Sleepwalking on the job? Market yourself for a new role with the ‘world’s biggest CRM system’
If you hate your job or are disengaged at work, you’re not alone.
A couple of months ago, polling organisation Gallup released the findings of its annual international employee satisfaction survey. Gallup has been measuring employee satisfaction since the late 1990s. The 2013 report is based on feedback provided by 230,000 workers in 142 countries.
According to Gallup, only 24% of employees in Australia and New Zealand are engaged, meaning only one-in-four workers feels a sense of passion for their work, a deep connection to their employer, and spends their days driving innovation and moving their company forward.
60% of employees in this part of the world are disengaged – they’re unhappy and have, in Gallup’s language, ‘checked-out’: they “sleepwalk through their days, putting little energy into their work.”
16% of Aussie and Kiwi workers hate their jobs so much that they act out and undermine what their coworkers accomplish. Gallup reckons that group of actively disengaged workers is costing Australia $54.8 billion per annum.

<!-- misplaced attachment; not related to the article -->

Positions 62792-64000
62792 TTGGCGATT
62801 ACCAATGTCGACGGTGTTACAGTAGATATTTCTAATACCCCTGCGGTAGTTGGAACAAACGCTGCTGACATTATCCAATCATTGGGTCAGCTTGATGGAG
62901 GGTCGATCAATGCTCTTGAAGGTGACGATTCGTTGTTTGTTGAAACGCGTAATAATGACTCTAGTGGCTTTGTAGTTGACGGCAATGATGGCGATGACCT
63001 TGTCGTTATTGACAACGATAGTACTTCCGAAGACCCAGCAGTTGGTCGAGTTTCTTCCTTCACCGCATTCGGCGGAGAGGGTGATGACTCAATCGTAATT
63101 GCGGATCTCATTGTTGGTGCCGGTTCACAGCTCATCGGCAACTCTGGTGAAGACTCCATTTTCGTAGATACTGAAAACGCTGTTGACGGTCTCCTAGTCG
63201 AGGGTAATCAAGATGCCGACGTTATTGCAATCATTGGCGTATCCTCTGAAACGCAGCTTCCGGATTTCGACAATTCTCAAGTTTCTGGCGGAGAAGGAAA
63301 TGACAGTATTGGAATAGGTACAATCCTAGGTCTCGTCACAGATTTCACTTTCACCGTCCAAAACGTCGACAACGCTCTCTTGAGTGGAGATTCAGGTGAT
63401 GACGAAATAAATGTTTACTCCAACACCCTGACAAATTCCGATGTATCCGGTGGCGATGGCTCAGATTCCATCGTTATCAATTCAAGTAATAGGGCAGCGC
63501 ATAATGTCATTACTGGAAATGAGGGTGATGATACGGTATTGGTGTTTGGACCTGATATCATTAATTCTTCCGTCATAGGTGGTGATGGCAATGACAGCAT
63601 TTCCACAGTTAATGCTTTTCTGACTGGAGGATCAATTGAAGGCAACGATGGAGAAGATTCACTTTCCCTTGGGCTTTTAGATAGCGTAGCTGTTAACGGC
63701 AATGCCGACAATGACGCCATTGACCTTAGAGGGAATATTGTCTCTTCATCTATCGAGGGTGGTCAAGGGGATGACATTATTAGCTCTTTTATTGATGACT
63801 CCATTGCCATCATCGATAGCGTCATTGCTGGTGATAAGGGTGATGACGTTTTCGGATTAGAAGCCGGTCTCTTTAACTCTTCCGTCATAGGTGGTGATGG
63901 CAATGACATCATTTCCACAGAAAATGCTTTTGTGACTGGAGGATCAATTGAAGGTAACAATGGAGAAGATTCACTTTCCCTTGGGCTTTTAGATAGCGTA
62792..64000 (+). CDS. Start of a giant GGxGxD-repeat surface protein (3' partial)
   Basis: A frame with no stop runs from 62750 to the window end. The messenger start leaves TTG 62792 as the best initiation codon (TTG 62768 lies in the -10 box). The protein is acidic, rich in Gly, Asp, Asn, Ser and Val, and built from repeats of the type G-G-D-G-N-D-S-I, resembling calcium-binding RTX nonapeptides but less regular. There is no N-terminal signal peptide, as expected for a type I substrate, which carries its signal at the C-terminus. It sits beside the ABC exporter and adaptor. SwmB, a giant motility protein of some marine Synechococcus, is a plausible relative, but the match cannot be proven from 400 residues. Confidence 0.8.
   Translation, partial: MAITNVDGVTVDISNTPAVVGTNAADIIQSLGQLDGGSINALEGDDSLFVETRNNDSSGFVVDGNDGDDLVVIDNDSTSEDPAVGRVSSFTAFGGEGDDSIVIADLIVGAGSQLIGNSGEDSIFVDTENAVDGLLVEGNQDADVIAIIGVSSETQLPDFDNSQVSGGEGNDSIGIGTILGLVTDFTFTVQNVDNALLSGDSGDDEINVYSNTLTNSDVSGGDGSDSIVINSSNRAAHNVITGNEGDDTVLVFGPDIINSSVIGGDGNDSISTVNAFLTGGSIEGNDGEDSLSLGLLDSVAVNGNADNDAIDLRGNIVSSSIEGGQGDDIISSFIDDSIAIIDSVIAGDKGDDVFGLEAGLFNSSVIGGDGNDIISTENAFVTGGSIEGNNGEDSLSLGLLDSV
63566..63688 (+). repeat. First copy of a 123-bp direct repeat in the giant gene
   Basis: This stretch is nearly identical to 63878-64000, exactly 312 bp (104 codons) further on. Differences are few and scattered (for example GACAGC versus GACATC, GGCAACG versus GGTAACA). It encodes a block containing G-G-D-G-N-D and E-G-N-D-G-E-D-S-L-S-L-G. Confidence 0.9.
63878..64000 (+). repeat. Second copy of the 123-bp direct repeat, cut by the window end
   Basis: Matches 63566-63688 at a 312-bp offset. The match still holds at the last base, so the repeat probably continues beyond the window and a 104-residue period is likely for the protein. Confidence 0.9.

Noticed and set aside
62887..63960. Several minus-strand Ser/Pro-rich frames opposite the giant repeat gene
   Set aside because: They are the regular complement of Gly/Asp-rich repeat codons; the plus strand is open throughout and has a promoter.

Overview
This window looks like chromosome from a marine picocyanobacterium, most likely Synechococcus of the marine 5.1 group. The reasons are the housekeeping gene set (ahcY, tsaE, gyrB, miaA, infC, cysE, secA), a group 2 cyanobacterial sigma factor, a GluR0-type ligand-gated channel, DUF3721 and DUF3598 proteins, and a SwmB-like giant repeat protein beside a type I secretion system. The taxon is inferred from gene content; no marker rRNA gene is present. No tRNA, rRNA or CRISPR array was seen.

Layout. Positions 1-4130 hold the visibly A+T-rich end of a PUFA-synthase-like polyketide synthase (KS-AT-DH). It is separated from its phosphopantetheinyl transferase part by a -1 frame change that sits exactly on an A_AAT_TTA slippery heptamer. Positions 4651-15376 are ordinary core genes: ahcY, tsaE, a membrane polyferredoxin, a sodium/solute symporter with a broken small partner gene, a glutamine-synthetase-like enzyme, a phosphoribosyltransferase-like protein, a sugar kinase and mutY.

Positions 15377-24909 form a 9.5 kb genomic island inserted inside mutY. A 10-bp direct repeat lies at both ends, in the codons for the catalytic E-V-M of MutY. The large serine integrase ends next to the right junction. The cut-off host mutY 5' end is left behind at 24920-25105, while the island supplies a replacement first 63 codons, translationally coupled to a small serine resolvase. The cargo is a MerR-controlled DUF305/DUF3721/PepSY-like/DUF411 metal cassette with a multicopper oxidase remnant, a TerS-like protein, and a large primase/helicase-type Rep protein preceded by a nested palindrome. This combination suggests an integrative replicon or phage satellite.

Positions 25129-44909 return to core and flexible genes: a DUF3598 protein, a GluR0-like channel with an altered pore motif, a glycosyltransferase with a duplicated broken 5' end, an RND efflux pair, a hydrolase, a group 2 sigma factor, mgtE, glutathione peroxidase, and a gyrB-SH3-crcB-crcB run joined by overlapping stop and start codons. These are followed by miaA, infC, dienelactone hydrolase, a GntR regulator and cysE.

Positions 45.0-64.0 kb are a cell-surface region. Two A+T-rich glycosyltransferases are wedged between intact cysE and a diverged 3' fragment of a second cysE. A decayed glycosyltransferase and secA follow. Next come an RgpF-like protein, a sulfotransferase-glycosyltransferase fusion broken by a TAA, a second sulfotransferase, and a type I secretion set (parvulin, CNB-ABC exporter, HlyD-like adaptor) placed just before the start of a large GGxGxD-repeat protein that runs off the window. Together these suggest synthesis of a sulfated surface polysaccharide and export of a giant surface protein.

With fewer than 20% of those in leadership positions feeling engaged in their jobs you probably can’t count on your boss to lift your spirits. So if you are one of the millions who is sleepwalking at work, a better course of action might be to start the year actively searching for a new role, or new workplace – hopefully one that will engage you. With that in mind, here are a few tips on how to position yourself for success on LinkedIn, the world’s biggest CRM system.
- Upload a work-appropriate photograph. Keyword being ‘work-appropriate’.
- Make sure your contact details are personal and up-to-date. People often make the mistake of attaching their work email address to their LinkedIn profile. When they leave an employer (by choice or unexpectedly) they then find they’re locked out of their account.
- Add skills to your profile as these keywords help employers and recruiters to identify candidates with the right expertise. Just make sure you have the skills you add.
- Follow companies you’re interested in or would like to work for. LinkedIn is a rich source of business intel.
- Participate – join groups, industry associations, alumni.
- Add examples of your work as evidence of your skills and talents.
- Synchronise your email accounts with LinkedIn to ensure you’re connected with your full network.
- Check out who in your network is recruiting. These days most jobs openings are filled without traditional advertising and an internal referral holds a lot of weight.
- Paint the full picture. Don’t limit your LinkedIn profile to the jobs you’ve held. Make sure you also capture your other credentials – education, volunteering, awards, language skills… and,
- Ask your network for introductions and endorsements.